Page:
Very interested, wanted to continue and continue listening.
excellent set of stories, with each being about 45 minutes
I could not put this down. I forgot just how good Doyle's stories are and what a cool dude Holmes was. There is also something to be learned here and that is that "good investigative work" still trumps all the para-military stuff we do today.
The way he solves and the way he fiqured out the answers. The way they keep the stories moving
The lady fools Holmes
I would keep it like it is now
Charlton Griffin did such a great job with all the characters, I loved his voice! It was like listening to your grandfather, if he had an English accent.
I found myself sitting in the bathtub until it was cold because I didn't want to stop listening, and then I'd sneak my headphones into bed so I didn't disturb my husband while I finished a story. When listening to it in my car, I'd circle the block a few times or sit in the driveway to listen a bit longer. Heck, I even listened to it while grocery shopping. I love this book.
Overall, very well done. Some of the short stories are more compelling than others but enjoyable nonetheless.
He did a great job. Sometimes with women voices they sound a little weird, but for guy it was still pretty good
Actor/Writer in ATX "The Most Wonderfully Ridiculous Person" -Kristen Kurtis 93.3 KGSR
These stories have been told and retold in countless variations, but to hear the original words, delivered wonderfully by Charlton Griffin, really satisfies the brain that craves good acting and better puzzles.
This is an extremely well done systematic retelling of the Holmes short novels and stories in the order in which they appeared. Charlton Griffin, clearly a very talented actor, seems to relish the many characters he is called upon to portray. An unexpected pleasure was the amount of 19th-century social history contained in the stories. A world where the new--typewriters and telephones--collides with the old, rigid class system of Victorian England. I had forgotten that Dr. John Watson is a disabled veteran of the Second Afghan War--chillingly familiar in the world we walk around in, 130 years later. There is much more humor in the stories than I had remembered: Watson's hilarious description of how he met and courted his future wife during the course of a story (that I will not spoil by describing further) is a good example.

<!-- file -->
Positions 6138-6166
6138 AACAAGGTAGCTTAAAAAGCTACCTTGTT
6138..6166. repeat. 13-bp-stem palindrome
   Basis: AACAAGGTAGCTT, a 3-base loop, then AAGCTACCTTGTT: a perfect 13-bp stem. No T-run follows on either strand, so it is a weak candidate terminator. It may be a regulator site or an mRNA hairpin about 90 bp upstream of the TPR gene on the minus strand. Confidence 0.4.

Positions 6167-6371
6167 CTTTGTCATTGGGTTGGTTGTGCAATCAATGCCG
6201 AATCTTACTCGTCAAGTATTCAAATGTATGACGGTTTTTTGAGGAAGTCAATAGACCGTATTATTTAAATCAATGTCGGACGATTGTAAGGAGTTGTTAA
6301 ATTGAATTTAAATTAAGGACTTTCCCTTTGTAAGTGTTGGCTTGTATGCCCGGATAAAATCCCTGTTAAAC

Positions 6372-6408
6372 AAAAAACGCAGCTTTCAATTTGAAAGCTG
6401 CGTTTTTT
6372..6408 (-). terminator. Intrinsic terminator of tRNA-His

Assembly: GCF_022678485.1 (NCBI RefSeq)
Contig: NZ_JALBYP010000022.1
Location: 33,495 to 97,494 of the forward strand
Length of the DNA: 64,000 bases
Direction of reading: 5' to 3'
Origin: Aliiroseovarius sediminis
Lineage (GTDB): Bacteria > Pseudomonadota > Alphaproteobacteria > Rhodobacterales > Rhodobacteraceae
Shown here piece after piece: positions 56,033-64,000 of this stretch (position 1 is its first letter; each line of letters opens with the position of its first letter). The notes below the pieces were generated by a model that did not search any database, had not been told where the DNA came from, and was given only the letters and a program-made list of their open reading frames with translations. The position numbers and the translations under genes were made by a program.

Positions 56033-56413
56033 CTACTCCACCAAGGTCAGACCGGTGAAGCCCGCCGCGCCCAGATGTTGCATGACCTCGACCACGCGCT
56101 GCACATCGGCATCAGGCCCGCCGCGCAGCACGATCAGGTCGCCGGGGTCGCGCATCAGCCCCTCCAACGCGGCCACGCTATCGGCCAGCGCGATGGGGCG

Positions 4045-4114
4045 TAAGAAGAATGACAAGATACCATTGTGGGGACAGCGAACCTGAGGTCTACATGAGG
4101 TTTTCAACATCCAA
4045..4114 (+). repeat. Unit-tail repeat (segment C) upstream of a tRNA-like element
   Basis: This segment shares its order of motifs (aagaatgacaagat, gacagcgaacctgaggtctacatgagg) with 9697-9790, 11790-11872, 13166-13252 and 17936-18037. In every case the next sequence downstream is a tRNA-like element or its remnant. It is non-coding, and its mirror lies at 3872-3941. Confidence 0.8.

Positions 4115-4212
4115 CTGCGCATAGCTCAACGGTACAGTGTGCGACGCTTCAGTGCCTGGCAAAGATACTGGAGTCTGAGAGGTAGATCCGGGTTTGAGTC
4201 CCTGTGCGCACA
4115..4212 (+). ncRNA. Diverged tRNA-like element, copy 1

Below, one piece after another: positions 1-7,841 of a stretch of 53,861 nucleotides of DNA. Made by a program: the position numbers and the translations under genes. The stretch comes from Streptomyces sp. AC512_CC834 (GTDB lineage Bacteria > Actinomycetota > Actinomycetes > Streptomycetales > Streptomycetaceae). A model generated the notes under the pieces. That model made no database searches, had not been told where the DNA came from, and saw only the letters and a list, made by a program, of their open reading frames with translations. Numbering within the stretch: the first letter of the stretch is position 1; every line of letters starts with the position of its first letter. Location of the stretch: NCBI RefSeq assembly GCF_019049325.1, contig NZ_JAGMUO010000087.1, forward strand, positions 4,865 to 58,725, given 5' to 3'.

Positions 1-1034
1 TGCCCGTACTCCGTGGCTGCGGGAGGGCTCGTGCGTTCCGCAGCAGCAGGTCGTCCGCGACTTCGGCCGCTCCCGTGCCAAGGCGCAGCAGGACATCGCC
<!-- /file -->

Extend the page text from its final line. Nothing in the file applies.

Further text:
When Holmes--whom Watson claims was entirely innocent of any knowledge of literature--quotes from Henry David Thoreau to explain deductive reasoning. I did not see that coming.
And another spoiler alert: When Sherlock Holmes is bested by "the woman"--Irene Adler--but still saves his princely client, all he asks for, when he might receive any reward that he could name, is a photograph of her.
There is no accounting for taste, but I have been sharing my pleasure with these stories with many people--to the point that I probably seem to be obsessed with them, and I still have parts II and III (almost forty hours--including both "The Hound of the Baskervilles" and the "The Valley of Fear") of listening pleasure ahead of me.
Make note of the descriptions of Americans who play a surprisingly prominent role in the Conan Doyle novels and stories--an interesting combination of admiration for what are perceived to be our admirable qualities--and more than a few familiar and sometimes painful stereotypes.